Like a petulant child, the United States is not very good about cleaning up its messes. The latest example can be found at Bradford Island in the Columbia River, where the U.S. Army Corps of Engineers has been slow to erase decades of environmental degradation.
Now, officials from Washington, Oregon and the Confederated Tribes and Bands of the Yakama Nation have asked the U.S. Environmental Protection Agency to designate the area a Superfund site in an attempt to get the federal government to pay attention. Such a move is warranted for the protection of the river and the people who rely on it.
The need for action is clear. According to the Oregon Department of Environmental Quality, the concentration of PCBs (polychlorinated biphenyls) in smallmouth bass in the area has been found to be 183,140 parts per billion; the safe level for human consumption is less than 1 part per billion. Fish that spend their lives in the water around the area — and, therefore, the people who consume them — are repeatedly exposed to mercury, lead and the known carcinogens that are PCBs, which were banned 40 years ago.
For the past six years, health officials have warned people to not eat certain species of fish caught within 1 mile upriver from Bonneville Dam. “It is especially important for babies, children, women who are pregnant, plan to become pregnant and/or are nursing to follow this advisory,” health departments from Washington and Oregon warn. “Health effects of eating contaminated fish can include lifelong learning problems and cancer.” The advisory does not apply to anadromous fish such as salmon and steelhead, which merely pass through the region.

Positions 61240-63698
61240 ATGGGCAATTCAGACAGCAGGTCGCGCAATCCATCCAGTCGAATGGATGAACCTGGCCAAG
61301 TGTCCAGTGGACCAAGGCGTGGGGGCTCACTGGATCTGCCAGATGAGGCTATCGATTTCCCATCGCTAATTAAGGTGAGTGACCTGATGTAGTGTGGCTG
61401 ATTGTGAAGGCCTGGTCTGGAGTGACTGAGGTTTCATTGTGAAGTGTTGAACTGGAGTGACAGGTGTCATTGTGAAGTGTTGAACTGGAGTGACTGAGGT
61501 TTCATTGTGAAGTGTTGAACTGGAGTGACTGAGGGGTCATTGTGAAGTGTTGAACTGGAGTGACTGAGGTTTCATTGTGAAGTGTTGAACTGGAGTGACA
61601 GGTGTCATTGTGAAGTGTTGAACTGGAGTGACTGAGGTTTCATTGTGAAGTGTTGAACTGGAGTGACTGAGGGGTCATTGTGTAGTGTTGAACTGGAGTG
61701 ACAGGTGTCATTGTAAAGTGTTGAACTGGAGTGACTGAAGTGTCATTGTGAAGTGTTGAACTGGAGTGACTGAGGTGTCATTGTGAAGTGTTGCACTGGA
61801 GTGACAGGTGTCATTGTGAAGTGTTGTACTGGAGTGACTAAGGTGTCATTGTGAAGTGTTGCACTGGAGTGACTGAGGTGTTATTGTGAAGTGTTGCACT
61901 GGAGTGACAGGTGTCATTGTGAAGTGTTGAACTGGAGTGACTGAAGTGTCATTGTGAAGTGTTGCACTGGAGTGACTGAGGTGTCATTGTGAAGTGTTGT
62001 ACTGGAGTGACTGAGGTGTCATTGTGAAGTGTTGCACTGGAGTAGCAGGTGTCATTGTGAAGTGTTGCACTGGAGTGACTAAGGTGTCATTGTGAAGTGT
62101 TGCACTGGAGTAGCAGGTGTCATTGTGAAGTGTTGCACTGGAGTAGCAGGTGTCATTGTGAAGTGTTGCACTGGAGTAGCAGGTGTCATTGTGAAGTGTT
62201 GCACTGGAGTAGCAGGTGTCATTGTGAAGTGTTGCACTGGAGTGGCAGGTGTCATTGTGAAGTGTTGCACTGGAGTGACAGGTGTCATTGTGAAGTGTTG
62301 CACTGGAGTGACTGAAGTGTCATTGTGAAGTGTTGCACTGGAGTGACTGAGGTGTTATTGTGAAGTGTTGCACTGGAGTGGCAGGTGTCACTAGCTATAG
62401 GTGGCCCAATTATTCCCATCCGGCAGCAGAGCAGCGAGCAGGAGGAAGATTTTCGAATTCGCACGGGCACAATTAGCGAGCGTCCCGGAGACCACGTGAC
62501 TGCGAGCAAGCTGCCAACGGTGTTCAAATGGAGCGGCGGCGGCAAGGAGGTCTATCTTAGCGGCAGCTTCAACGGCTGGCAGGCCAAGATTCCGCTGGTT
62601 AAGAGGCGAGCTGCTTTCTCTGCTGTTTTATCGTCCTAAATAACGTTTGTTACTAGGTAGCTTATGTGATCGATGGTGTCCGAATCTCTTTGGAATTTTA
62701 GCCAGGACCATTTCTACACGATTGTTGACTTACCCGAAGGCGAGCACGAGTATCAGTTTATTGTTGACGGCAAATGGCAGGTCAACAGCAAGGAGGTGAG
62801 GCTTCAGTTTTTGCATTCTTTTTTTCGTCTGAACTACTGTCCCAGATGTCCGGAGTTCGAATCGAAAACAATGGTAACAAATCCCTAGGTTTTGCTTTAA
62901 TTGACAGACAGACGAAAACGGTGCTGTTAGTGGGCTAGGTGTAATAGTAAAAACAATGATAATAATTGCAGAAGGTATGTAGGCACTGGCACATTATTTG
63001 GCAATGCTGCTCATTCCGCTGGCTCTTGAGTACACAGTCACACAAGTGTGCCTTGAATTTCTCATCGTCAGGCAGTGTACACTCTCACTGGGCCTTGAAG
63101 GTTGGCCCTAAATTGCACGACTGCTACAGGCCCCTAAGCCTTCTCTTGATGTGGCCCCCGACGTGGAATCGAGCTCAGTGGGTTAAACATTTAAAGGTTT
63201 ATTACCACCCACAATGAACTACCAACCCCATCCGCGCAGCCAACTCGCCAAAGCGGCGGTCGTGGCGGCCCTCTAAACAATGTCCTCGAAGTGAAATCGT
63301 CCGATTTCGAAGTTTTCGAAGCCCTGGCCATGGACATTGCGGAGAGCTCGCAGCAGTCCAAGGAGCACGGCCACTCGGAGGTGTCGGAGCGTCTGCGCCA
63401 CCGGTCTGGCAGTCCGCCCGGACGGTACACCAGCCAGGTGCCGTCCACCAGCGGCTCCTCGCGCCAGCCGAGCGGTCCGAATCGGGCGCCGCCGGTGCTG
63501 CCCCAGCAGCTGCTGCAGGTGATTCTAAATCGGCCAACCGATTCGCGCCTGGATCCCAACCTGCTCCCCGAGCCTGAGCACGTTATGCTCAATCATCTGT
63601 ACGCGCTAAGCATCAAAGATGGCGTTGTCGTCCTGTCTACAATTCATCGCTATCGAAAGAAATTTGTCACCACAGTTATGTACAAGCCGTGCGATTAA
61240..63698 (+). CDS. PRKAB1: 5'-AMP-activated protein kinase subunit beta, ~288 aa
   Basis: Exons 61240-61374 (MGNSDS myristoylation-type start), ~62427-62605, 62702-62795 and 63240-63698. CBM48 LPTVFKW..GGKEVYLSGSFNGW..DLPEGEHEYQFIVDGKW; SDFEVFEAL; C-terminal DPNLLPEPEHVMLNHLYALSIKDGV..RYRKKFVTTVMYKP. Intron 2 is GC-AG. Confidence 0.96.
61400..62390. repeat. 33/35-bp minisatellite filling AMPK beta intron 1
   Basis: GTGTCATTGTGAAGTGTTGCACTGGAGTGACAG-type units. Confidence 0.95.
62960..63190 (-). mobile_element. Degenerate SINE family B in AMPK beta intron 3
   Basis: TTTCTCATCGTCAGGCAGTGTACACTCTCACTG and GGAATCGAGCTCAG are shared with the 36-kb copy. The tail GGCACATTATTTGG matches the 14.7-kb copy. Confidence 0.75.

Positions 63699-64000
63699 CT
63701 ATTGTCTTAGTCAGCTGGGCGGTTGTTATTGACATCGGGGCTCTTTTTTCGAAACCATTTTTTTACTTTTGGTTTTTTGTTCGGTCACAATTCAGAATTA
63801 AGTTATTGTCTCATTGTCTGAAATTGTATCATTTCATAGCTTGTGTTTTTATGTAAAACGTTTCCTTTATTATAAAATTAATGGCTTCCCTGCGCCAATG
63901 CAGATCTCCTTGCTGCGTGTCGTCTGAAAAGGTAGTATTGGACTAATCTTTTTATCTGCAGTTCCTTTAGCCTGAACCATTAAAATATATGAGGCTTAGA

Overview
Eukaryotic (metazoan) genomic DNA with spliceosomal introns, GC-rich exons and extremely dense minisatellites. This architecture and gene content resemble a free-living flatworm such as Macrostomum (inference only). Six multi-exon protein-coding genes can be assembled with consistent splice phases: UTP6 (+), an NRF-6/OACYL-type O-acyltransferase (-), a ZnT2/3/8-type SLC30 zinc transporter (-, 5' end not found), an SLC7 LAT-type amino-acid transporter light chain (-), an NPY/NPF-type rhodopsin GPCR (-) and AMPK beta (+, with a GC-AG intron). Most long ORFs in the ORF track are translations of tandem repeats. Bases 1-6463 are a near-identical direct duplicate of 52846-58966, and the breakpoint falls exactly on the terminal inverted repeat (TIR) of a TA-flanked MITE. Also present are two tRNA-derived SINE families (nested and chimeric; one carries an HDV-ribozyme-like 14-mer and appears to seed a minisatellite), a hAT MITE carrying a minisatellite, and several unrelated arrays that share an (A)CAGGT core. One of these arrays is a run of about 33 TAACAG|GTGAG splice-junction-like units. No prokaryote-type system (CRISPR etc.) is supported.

A situation in which humans are warned to not eat fish from the Columbia River would seem to demand quick action. But officials complain that the process has been cumbersome. “Resident fish caught near the island contain the highest levels of cancer-causing PCBs in the Northwest,” reads a letter to the federal EPA. “Despite the significant contamination, the Trump administration recently slashed funding for Bradford Island cleanup.”
Superfund designation, which was established in 1980, is reserved for the nation’s most contaminated sites, with a majority of costs typically paid by polluters. The public portion of the funding initially came from taxes on petroleum and chemical products, but Congress in 1995 declined to renew that funding. In Washington, nearly 50 sites have Superfund status, ranging from small industrial locations to the Hanford Nuclear Reservation.
Designation for Bradford Island would take cleanup obligations out of the hands of the Army Corps of Engineers, which contaminated the site in the first place during and after construction of Bonneville Dam. As Lauren Goldberg of Columbia Riverkeeper said, “The Corps has not prioritized people’s health. They have had decades to clean up some of the most dangerous toxic pollution in the Columbia River.”
That calls for a new approach, yet the issue extends far beyond Bradford Island. More than 1,300 sites throughout the United States have Superfund designation as the nation deals with decades of allowing industrial and economic concerns to trump environmental stewardship. Alarming levels of contamination have lingered, and cleaning it up should be a priority for the federal government.
But, as Bradford Island further demonstrates, America is not very good about cleaning up after itself.